SEOUL – North Korea has been repeatedly moving multiple missiles around in an apparent bid to confuse outside intelligence gatherers ahead of an expected launch, Yonhap reported Thursday.
According to intelligence analysis cited by the South Korean news agency, two midrange Musudan missiles have been repeatedly moved in and out of a warehouse facility in the eastern port city of Wonsan.
At the same time, at least five mobile launch vehicles have also been spotted swapping positions in South Hamgyeong Province. They are believed to be launch platforms for short-range Scud missiles, which have a range of 300 to 500 km, and medium-range Nodong missiles, which can travel 1,300 to 1,500 km.
“There are signs the North could fire off Musudan missiles any time soon,” an intelligence source said. “But the North has been repeatedly moving its missiles in and out of a shed, which needs close monitoring.”
Another source suggested Pyongyang was hoping to “fatigue” South Korean and U.S. intelligence gatherers who have been on a heightened state of surveillance alert since Wednesday.
The midrange missiles mobilized by the North are reported to be untested Musudan models with an estimated range of anywhere up to 4,000 km. That would cover any target in South Korea and Japan, and possibly even U.S. military bases on the Pacific island of Guam.
“North Korea . . . with its bellicose rhetoric, its actions, has been skating very close to a dangerous line,” U.S. Defense Secretary Chuck Hagel said Wednesday. “Our country is fully prepared to deal with any contingency, any action that North Korea may take or any provocation that they may instigate.”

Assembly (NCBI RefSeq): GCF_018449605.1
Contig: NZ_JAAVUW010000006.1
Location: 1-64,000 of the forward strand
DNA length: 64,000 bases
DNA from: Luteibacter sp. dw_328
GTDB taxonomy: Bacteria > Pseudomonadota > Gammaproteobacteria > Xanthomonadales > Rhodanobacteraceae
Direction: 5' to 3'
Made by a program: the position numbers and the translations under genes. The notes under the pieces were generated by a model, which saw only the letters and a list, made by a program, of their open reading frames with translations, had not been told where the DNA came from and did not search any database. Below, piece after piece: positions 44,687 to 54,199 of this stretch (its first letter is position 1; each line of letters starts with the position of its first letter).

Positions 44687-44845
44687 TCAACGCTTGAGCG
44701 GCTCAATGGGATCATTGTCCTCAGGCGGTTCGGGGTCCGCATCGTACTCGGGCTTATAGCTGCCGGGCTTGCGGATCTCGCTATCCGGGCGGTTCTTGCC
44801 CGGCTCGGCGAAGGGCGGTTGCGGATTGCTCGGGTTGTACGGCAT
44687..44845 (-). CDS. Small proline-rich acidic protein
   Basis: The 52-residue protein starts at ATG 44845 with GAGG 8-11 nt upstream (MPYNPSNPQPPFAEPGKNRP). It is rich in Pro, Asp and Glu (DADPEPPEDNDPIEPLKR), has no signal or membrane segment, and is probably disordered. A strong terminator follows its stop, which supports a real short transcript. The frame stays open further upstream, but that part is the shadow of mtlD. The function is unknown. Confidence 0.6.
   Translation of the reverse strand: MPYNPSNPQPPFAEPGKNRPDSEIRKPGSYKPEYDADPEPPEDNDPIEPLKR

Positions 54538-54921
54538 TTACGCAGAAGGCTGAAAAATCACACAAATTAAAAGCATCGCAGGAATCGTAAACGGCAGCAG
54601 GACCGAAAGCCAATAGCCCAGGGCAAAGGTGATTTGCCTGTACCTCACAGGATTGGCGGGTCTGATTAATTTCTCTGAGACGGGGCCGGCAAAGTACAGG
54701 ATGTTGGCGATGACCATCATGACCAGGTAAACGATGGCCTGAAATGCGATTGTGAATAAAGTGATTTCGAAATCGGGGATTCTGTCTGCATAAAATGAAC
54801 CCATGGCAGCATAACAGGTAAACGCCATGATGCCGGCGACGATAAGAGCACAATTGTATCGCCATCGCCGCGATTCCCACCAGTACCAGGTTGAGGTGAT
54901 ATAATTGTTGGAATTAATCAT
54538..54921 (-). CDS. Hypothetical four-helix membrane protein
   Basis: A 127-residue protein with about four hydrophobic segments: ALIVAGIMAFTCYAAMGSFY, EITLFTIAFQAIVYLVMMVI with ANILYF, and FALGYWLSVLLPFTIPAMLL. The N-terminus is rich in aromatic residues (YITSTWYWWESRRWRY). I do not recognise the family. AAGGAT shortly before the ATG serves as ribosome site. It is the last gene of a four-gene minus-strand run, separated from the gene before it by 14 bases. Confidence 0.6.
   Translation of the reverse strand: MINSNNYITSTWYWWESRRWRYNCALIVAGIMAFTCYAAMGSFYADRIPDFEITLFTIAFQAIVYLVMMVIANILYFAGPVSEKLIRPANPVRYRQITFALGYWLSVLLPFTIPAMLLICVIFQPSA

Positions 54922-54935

North Korea has proved quite adept at confounding intelligence monitoring in the past.
Its long-range rocket launch in December had been widely flagged in advance and was subjected to intense satellite scrutiny. In the end, the rocket blasted off hours after a succession of South Korean media outlets, citing satellite imagery analysis by government, diplomatic and military sources, suggested the launch was facing a lengthy delay.
Yonhap news agency had quoted military officials as saying the entire three-stage Unha-3 carrier had been removed from the launchpad and returned to a nearby assembly facility for repair.
Various Japanese news outlets on Thursday reported defense officials confirming that at least one of the North Korean mobile launchers had placed its pad in a launch-ready position. The reports also said that such moves could be deliberate attempts by North Korea to sow confusion and did not necessarily indicate a launch was imminent.
Although Pyongyang has not announced any launch, many analysts believe it will take place during the buildup to the birthday anniversary of late founder Kim Il Sung on April 15.
State media said foreign delegations had already begun arriving in Pyongyang for the event.